New York’s Gun Law and the Supreme Court—What Is There to Fear?

New York’s Gun Law and the Supreme Court—What Is There to Fear?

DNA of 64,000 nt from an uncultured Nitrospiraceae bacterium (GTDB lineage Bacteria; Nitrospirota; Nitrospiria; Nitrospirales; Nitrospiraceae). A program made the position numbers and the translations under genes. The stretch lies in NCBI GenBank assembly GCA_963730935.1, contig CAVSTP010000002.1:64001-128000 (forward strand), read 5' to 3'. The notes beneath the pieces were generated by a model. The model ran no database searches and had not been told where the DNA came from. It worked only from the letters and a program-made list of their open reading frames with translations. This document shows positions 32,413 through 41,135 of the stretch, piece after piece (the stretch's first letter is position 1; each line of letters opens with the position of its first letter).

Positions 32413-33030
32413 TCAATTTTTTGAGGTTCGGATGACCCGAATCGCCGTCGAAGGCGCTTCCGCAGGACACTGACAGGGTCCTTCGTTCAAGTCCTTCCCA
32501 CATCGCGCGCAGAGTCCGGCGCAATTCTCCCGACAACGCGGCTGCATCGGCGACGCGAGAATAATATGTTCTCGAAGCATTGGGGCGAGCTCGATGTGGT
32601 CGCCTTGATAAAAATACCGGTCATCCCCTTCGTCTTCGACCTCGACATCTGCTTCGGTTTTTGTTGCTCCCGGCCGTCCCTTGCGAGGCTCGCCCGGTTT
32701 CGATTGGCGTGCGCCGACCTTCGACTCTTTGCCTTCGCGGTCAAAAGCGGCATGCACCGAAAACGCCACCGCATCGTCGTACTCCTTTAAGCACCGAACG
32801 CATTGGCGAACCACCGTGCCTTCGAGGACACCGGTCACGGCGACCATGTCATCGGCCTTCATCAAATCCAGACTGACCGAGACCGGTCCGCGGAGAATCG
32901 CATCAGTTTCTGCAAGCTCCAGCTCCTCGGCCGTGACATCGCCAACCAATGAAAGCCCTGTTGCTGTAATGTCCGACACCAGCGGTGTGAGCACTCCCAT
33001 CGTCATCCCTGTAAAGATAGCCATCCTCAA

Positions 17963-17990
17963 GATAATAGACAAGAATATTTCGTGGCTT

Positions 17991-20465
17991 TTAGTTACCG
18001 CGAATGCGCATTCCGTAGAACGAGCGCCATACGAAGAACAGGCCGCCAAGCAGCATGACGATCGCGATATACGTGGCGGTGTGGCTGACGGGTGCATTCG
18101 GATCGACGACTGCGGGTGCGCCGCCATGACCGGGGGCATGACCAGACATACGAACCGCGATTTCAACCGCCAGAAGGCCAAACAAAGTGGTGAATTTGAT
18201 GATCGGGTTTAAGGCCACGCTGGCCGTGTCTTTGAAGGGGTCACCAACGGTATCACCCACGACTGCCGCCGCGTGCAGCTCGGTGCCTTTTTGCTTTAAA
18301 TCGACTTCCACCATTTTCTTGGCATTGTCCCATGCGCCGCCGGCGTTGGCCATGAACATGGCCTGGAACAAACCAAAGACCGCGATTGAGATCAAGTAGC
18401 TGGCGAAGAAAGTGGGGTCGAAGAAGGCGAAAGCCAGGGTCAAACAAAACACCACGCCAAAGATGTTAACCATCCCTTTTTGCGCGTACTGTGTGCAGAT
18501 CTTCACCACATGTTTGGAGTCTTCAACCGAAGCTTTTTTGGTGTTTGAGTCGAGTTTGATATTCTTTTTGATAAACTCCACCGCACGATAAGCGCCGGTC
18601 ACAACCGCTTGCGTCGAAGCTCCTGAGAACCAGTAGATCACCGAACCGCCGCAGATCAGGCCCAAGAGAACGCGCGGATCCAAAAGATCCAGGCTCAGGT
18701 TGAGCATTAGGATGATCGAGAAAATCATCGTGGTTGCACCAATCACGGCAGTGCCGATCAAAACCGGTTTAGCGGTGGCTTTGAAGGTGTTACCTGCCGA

Guns on display. New York’s strict gun licensing law, which limits concealed-carry permits to only people who can show a particular need for protection, is being challenged. Candace McCoy, a professor of criminal justice at John Jay College, says the U.S. Supreme Court should not rely on originalist arguments, because current social conditions are very different than the 1700s, particularly how Americans today carry handguns in public out of fear and erroneously believe it will make them safe. The U.S. Supreme Court heard arguments Nov. 3 in a case challenging New York’s gun licensing law as a violation of the U.S. Constitution’s Second Amendment’s “right to bear arms.” Applicants for a concealed-carry license in New York must show they have a special need for it. The statute doesn’t define this, but courts in the state have ruled that it requires applicants to show a particular reason for heightened protection, more than the general public has. The law has been on the books for nearly a century, during which time licensees have included such categories of people as divorcees worried about violent exes, retired police officers and detectives worried that the bad guys they helped indict will track them down, or people whose jobs require them to be in dangerous neighborhoods at odd hours. The licensees do not include people who simply feel it is a good thing to carry a handgun on their persons or in their vehicles, though in many other states these people would much more easily […]

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